Current Issue #488

Electric Fields' Hunt for Truth and Beauty

Electric Fields' Hunt for Truth and Beauty

Electric Fields label themselves ‘feminine brothers’ and ‘girly boys.’ They proudly defy binaries: their music is ancient/modern, soulful/electronic. “Think dark punk meets Nina Simone with a dash of Deep Forest,” says producer Michael Ross.

Ross is responsible for assembling the duo’s ebullient, dreamy soundscape. He weaves together a bit of house, a bit of disco, a touch of the blues. Singer/songwriter Zaacharia Fielding then infuses the music with his tender verse and striking voice. He sings at times gently before pivoting to higher and more powerful notes.

“The music and the combination of our similarities and differences is a beautiful blend,” explains Ross.  The pair were introduced through a mutual friend six years ago. They initially crafted a few songs together, drifted apart, and rekindled their music collaboration last year. “We finally got together and created some truthful music that we had a hunch people were going to eat up.”

One example of their raw talent is the song Nina Simone, dedicated to the bold songstress and her particular brand of freedom. The lyrics repeat: “We’re Nina Simone-ing it, Simone-ing it.” Ross explains the sentiment behind the words: “Nina Simone was a lioness. She was fierce and tough and gorgeous.  She wouldn’t take no for an answer, she was determined to stake a claim in creative culture. And she did it with fearlessness, even though there was so much to be fearful of.”

This theme of fearlessness, and bold defiance, is something both Ross and Fielding hold dear. Growing up, they eschewed traditionally masculine modes of behaviour. “When I was a lot younger, I had to learn to master my body language,” Fielding recalls. “Walking around school, the kids knew there was something different about me. The way I talk and the type of tone I have in my voice, they’d automatically think, ‘Oh, this one’s a bit weird.’ I had to struggle to blend in. But I came from a very good family, my mother and father always accepted me.”

Ross didn’t find such acceptance until much later on. “For me, growing up as a ‘girly boy’ was one of the worst things in the entire community around me—in my school, in my church, and also in my own home. I was taught an intense lie: that being a feminine man was not only absolutely terrible, but also evil. The point at which I decided I’d be myself without shame or fear was about six years ago, when I came to Adelaide. There was a geographical change, and also a philosophical change. I had to go to the edge of dogma in order to come back to myself.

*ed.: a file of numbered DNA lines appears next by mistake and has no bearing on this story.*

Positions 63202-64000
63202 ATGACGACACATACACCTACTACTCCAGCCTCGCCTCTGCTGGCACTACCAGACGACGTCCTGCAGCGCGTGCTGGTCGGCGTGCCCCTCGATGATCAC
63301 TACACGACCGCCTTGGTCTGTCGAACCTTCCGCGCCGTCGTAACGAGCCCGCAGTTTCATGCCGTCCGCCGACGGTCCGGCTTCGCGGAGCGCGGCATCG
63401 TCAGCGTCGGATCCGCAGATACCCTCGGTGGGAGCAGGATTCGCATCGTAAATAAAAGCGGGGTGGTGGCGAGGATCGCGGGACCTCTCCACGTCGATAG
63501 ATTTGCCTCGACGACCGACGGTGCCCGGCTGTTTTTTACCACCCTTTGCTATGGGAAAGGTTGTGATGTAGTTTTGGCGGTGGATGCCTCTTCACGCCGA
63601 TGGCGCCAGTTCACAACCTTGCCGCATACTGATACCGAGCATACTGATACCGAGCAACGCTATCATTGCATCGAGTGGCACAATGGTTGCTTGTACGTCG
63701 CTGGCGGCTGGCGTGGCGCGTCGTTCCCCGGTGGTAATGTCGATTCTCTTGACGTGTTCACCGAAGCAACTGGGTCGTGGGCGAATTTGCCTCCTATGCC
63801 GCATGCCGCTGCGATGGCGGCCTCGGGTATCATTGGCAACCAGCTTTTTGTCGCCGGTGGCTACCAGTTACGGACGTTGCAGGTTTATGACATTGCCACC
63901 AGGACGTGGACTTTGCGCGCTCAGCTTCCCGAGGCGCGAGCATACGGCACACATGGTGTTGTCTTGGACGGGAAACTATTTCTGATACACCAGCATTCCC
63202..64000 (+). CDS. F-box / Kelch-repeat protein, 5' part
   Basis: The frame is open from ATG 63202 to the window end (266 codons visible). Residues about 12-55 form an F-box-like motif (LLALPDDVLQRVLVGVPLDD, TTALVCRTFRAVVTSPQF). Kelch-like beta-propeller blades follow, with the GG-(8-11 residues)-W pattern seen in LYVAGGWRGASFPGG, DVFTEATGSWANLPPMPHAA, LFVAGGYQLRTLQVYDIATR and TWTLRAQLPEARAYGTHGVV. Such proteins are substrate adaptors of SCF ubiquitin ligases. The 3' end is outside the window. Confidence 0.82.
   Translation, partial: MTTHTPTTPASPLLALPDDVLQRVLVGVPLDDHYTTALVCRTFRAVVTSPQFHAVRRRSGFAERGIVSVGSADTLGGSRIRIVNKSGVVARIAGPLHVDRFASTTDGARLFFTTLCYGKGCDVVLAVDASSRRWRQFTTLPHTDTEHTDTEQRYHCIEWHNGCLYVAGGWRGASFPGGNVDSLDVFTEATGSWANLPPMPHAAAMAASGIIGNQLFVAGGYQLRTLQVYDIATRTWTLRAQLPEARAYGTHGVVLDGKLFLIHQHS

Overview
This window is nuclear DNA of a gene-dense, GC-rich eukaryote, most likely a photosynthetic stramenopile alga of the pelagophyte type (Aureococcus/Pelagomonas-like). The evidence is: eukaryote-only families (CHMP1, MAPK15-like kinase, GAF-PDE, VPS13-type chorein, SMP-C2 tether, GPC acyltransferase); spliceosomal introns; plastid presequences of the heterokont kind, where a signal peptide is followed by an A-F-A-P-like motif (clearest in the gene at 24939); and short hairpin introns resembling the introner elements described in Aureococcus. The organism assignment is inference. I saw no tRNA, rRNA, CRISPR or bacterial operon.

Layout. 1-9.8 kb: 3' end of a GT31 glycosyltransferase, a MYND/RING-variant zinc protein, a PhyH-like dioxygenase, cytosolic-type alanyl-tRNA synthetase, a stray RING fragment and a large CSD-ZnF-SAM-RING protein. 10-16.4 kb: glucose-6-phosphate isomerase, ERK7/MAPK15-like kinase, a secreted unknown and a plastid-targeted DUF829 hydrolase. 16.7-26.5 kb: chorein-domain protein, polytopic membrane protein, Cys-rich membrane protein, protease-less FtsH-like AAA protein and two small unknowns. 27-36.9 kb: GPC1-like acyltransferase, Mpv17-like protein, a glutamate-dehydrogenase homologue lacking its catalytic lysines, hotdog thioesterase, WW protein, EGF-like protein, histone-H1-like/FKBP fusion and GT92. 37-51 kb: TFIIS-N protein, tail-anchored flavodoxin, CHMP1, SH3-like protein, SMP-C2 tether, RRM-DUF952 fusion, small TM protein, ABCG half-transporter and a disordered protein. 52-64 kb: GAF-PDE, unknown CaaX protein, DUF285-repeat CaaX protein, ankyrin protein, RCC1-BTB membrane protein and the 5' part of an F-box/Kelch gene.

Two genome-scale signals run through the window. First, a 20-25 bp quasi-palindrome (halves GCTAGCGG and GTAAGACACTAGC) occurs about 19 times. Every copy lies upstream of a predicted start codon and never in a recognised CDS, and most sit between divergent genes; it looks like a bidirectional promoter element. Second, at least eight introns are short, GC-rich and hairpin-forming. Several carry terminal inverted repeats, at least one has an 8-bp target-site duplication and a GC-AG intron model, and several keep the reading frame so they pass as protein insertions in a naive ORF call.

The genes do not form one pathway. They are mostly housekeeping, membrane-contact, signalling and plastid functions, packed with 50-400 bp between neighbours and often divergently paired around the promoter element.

“Now I’ve realised the truth. I’m comfortable with who I am and I’m comfortable not being butch. It’s exactly the way I was meant to be, so it’s nothing but a source of strength now. If anyone wants to take an issue with me, I will absolutely debate you down. I will inform you very clearly why close-minded opinions and views are the evil. They are the terrible, evil things.”

A thread of history and strong, ancient culture flows through the duo’s debut EP, Inma. Fielding was raised in the APY lands and speaks three languages—Pitjantjatjara,  Yankuntatjara and English. On tracks such as PUKULPA (‘Happy’), Fielding sings in Pitjantjatjara, telling the listener— in lush and mesmerising tones—to be happy and be strong. He says the tight-knit community in APY has given him love, culture, and language. “Home has given me the ability to enter western society and stand my ground on who I am and where I come from, and to share this with people through music,” says Fielding.

“When I go back to memory lane as a child, I remember so many beautiful things, beautiful teachings. I hope to make people understand where I come from and what the people in my community are really like, instead of how they’re portrayed through other channels. I feel very fortunate to be part of this process.”

The duo say they derive inspiration in disparate places. Ross describes how the Drag Queen culture of New York in the 60s-80s sparks his imagination. “Their ballroom scene and lexicon, their way of being and talking, is so influential,” says Ross. “It teaches you to have a really fucking tough skin. You gotta be true enough to yourself to be able to be kind and honest and beautiful.”

Fielding says he learns much from just observing people—even as they go about their mundane, everyday tasks. “I get a lot of inspiration from watching what people do, their body language, the way they walk, the way they talk,” he says. “Back in my community, you get to know how body language works. It’s a separate, distinct language out there. So I observe and I create characters from that.”

When they perform, Electric Fields bristle with energy. Ross is behind the synth, his body convulsing almost involuntarily to the rhythm. Fielding sings while moving his arms kinetically, gracefully. The duo are thrilled to be performing for the first time on the WOMADelaide stage. Their message to the audience is quite simple: acceptance and humility in the face of the unknown. “People cause hurt in the name of God or in the name of mother nature, when in actually reality, they know nothing,” Ross states with finality. “If you don’t realise how much you don’t know, then you’re delusional.”

Electric Fields
WOMADelaide, Botanic Park
Friday, March 10 to Monday, March 13

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